We also ordered a new dish to try. Champa Garden had a fried catfish special on the menu the very first time there that I loved. (My BH thought it too hot to try and our associate didn't like it much at all. But I loved it.) So in the hopes that this dish was finally on the menu, I ordered the Pad Ped Pla Dook (I know, right?), which is apparently Laotian or Thai for "hunks of fried catfish in some yummy peppery goo" -- the menu says it is "catfish battered and fried in Thai basil curry sauce." I love nothing better than a Thai basil curry sauce done correctly. This sauce was pretty good, although not exactly as I remembered. It had the classic combination of basil and sweet curry that they do so well, as well as a coconut base very similar to the pineapple chicken. Might be a little too similar, not sure. It was hotter, with a fairly peppery (black, not red) after-heat to it. I liked it but I can't say I loved it so much I would have to try it again. Catfish gets soggy fast, so it doesn't really keep as a leftover and it's a lot to eat with the other dishes.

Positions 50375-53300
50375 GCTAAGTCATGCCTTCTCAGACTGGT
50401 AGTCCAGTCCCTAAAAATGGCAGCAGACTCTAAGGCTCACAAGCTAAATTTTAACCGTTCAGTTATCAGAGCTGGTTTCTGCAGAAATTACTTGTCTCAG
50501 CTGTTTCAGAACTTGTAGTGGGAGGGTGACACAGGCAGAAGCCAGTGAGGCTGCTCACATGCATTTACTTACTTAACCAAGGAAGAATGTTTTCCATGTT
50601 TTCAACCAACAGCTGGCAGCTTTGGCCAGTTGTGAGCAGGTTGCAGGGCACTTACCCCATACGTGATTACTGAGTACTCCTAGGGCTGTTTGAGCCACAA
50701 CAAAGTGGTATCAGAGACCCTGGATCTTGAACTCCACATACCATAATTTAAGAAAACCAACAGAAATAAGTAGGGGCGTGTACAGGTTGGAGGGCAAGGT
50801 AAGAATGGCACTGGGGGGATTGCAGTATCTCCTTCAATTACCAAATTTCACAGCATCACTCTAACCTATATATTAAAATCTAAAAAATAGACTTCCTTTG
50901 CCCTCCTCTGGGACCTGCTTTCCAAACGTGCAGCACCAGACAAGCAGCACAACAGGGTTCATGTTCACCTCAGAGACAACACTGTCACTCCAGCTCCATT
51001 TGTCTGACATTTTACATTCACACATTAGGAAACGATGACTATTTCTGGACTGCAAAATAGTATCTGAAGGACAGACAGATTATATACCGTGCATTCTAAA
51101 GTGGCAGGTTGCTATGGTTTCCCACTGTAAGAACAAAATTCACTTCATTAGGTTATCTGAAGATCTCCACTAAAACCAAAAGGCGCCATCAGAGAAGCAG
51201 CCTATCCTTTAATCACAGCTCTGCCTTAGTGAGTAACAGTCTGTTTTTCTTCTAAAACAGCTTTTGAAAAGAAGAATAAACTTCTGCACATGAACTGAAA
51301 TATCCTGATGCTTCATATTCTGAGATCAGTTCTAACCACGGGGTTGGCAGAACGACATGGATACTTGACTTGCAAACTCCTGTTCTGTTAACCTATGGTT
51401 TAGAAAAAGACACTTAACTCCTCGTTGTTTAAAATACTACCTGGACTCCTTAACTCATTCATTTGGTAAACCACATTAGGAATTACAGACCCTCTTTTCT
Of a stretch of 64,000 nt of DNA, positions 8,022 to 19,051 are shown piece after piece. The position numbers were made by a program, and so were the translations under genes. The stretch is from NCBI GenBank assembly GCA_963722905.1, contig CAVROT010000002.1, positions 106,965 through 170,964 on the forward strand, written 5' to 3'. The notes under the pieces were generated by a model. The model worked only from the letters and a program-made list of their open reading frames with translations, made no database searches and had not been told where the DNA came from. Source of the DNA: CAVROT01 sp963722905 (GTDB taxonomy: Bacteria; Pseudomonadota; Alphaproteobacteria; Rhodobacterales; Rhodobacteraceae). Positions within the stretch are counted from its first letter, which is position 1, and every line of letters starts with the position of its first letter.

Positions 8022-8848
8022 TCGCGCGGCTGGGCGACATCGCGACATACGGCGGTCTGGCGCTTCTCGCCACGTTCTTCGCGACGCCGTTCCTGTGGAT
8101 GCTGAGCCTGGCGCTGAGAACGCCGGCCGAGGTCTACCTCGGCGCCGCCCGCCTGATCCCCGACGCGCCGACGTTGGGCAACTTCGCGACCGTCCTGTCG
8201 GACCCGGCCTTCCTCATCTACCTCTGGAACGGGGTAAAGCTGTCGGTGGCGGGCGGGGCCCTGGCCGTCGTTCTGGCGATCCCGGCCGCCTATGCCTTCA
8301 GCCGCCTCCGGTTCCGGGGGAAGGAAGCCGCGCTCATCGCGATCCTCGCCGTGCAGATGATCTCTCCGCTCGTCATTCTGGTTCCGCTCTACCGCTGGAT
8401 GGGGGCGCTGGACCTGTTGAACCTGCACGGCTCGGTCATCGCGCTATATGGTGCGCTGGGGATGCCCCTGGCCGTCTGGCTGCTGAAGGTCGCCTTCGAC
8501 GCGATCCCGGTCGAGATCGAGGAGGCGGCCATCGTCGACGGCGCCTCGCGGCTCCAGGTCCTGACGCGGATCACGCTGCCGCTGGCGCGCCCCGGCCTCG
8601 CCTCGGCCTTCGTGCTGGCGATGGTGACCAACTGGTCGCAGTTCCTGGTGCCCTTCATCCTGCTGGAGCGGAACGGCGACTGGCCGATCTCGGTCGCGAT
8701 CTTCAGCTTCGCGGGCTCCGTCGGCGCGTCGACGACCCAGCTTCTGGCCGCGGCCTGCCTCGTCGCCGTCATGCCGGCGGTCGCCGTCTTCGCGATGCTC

We have not tried any of their desserts. Perhaps some day I will do an entire column of desserts missed at various restaurants. But not today.
So, like I said. Try and find it. If you do, you'll not be sorry. And you have to order the rice ball salad.

Champa Garden
Laotian, Thai and Vietnamese Cuisine
2102 8th Avenue (east 21st Street)
Oakland, CA 94606
Price: Inexpensive
Dining Time: without travel (not near anything) easily done in an hour.
Table Size: Cramped - adequate (each table has a very large condiment tray, that uses up almost half the dining space)

Tuesday, August 11, 2009

LEVENDE EAST - Third time's the charm